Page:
Peru seems poised to move forward with the controversial expansion of the Camisea gas project in the lowland rainforest of Cuzco region, following the Jan. 7 release of a new document by the Vice-Ministry for Interculturality. The document is an official response to consortium leader Pluspetrol's own response issued a week earlier to the Vice-Ministry's objections to the Environmental Impact Assessment for the project. The new response says the Vice-Ministry is lifting 34 of its 37 objections to the impact study. The remaining three points concern protection of the watershed of the Río Paquiría, which could impact where the consortium conducts seismic tests. But the statement apparently raised no concerns about isolated indigenous bands living in the concession area, which overlaps with the buffer zone of Manu National Park, hailed by UNSECO as having a level of biological diversity that "exceeds that of any other place on Earth."
James Anaya, the UN’s Special Rapporteur for the Rights of Indigenous Peoples, visited the region last month, and warned: "The government and company should act with extreme caution and should not go ahead with the proposed expansion before first assuring conclusively that the [isolated peoples'] human rights are not at threat."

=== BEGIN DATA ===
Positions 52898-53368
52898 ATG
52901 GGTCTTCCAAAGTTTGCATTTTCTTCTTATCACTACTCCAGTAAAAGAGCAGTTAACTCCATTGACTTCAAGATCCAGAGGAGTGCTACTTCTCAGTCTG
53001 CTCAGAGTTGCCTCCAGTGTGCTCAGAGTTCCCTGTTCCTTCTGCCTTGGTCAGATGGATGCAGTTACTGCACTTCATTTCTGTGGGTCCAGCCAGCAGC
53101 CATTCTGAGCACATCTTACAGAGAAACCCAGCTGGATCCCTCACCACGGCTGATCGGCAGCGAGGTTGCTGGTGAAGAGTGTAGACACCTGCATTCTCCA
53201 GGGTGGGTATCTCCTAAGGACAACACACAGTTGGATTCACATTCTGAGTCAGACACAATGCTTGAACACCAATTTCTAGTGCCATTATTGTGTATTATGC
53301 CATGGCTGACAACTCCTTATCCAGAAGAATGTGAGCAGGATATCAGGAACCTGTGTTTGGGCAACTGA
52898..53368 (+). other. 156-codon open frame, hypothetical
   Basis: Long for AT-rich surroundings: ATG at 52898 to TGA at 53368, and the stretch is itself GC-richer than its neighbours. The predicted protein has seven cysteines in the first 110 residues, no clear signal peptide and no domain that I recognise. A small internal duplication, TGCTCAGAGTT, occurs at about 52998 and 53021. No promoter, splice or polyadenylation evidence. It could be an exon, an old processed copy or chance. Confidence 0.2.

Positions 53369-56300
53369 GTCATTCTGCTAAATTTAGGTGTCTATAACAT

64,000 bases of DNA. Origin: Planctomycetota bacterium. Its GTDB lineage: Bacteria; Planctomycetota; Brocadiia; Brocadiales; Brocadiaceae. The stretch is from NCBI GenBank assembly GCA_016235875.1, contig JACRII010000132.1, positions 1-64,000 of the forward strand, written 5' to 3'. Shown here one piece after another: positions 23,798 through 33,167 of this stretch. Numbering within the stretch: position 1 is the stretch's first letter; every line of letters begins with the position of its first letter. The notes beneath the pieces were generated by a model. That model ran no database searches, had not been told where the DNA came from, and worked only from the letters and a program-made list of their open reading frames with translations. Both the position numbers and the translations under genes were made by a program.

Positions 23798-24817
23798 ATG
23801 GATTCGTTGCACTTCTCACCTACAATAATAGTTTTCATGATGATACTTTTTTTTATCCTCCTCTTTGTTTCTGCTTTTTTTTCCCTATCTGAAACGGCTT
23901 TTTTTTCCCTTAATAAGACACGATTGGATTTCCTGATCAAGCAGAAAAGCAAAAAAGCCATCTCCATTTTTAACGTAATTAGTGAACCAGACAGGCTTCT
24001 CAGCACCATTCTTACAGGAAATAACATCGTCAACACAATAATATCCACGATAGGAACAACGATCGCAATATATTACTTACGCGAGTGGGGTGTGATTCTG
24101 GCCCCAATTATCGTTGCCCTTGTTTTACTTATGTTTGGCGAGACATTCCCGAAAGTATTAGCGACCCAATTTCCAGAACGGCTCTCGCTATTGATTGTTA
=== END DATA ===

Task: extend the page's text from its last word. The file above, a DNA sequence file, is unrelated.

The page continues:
The concession operated by the Camisea consortium—which also includes Hunt Oil, Repsol and SK Corporation—is called Lot 88, and 74% of its territory overlaps with a reserve for "isolated peoples" established in 1990. Lot 88 accounted for almost 30% of Peru's total oil and gas production in 2012. (Servindi, Survival International, Jan. 14; The Guardian, Jan. 13; El Comercio, Jan. 8)
Ominously, the Vice-Ministry's statement comes just as press accounts in Peru have suggested that the government might bypass the country's new Prior Consultation Law in permitting Pluspetrol's development of its vast Lot 192 in Loreto region. A Jan. 13 article in Lima's conservative and business-friendly daily El Comercio entitled "Consulta en el lote 192 podría ser evitada" (Consultation in Lot 192 could be avoided) apparently only ran in the paper's print edition, but was noted in online commentary (unfavorably) by Oxfam's Politics of Poverty blog and (favorably) by Peru's National Society of Mining, Petroleum and Energy (SNMPE).
In his Peru visit, Anaya also met with indigenous leaders in Loreto, and issued a statement warning of the “devastating consequences” of extractive projects on indigenous peoples’ lands in the region. (Servindi, Dec. 13)